The tale of Impatiens tinctoria
A couple of years back I purchased a 4" container of Impatiens tinctoria. At that time I was uncertain about it's hardiness so I planted it in a 5 gallon container. I used a tomato cage that was run through the pot and back out the drainage holes for support (This can easily get 5 - 6' tall). I parked it in a corner of my cool (unheated) greenhouse and have enjoyed it's huge (3" - 4"), fragrant flowers for the last couple of years.
I did some research and found that this one is hardy with enough drainage in my zone and decided that this would be the year that I would plant it out into the garden. When I tried to move the pot it would not budge! Because it was in the corner and had about 6' of sprawling growth I could not see what the problem was until we removed the covering on this greenhouse and I could get into the corner. This is what I found hiding in the back -
I knew that this was a tuberous Impatiens when I planted it but had no idea that it could grow this much! The back of the container had split all the way down the pot revealing the tuber(s) inside.
It had rooted through the pot from every opening, and through the heavy duty landscape fabric on the floor. That corner of the greenhouse floor had Glechoma hederaceae taking over the floor and any of the Impatiens limbs that touched the ground covered in the Glechoma - apparently making a perfect rooting area. I had been told that I. tinctoria could not be started from cuttings, but seems that is not the case at all. The picture below is of one of the unearthed limbs that has now formed new tubers that were quite happily growing in the ground cover. Ultimately I dug up the corner of the greenhouse and found that it had sent roots (that formed new tubers) out as far as two feet away. Looked like a mighty big gopher had gotten into the greenhouse by the time I was done :~).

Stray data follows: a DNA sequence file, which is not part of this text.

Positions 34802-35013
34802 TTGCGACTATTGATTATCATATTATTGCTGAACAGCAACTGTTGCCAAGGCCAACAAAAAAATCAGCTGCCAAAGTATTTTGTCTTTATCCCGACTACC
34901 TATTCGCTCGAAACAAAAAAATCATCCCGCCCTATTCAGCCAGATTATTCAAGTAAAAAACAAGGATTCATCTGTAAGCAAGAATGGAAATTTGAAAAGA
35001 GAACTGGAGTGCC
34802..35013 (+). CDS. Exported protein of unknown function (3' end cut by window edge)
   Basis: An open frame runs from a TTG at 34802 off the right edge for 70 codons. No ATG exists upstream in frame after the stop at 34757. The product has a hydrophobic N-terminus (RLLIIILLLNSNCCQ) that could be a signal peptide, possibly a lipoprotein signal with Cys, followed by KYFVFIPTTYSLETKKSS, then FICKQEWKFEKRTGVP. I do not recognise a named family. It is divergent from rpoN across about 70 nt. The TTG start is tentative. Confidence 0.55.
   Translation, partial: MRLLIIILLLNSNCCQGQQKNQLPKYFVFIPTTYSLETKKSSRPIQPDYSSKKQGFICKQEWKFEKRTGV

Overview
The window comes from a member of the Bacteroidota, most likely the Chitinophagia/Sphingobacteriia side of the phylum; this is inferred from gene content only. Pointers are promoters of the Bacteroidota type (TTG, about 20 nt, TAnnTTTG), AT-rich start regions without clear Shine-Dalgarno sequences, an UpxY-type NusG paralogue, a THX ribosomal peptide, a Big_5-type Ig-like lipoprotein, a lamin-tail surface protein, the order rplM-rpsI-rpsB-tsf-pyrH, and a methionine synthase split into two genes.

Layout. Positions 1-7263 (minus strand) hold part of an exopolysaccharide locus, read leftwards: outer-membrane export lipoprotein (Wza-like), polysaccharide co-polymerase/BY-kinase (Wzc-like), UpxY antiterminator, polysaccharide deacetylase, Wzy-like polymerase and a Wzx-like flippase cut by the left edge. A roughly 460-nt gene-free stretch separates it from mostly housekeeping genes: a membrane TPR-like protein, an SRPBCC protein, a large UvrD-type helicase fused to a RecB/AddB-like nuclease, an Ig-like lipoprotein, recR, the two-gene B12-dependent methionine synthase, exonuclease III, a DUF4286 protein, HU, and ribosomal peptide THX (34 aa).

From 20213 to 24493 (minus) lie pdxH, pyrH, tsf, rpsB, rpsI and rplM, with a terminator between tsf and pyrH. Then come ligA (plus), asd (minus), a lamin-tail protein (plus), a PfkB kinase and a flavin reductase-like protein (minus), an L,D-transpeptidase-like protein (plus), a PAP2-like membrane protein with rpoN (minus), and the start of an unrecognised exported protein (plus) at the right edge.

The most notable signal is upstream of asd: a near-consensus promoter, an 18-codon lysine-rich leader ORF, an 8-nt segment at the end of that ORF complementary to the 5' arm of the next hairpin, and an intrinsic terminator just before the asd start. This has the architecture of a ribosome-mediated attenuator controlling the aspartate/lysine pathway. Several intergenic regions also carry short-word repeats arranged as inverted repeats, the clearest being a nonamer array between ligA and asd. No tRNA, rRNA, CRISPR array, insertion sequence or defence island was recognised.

Finally I drag this massive plant (remember that it had 6' of growth) out into the yard where I begin "surgery" to extract it from it's pot and the tomato cage. It took me a long time! This is what I revealed. Remember - this is just two years growth. The main tuber which did not photograph well was about the size of a soccer ball, then it had oodles of little tubers off of it. Amazing!
Ultimately I ended up cutting off about 2/3 of the top growth as it was wilting so badly. Thought I might have to take even more off. I did end up with an assortment of various tubers and root pieces that broke off in the process and potted them all up. Hoping this isn't a case of the "Sorcerer's Apprentice" (I love this Impatiens!). I did get it replanted in the garden, watered the poor wilted mess well and wished it luck. After cleaning up I went back outside to check on the "poor patient" and was blown away to be greeted by the perkiest, happiest looking Impatiens that I had ever seen, it had fully recovered in less than an hour. You can bet I was kicking myself for having cut off the top growth before giving it a chance to recover (it was loaded with flower buds!). Ah well, live and learn, huh? Today just two short weeks later it is pushing so much new growth that I am floored! I hate to see it with so much new growth going into winter but it is in a pretty protected area so we shall see how it goes.
That is the tale of the my Impatiens tincoria.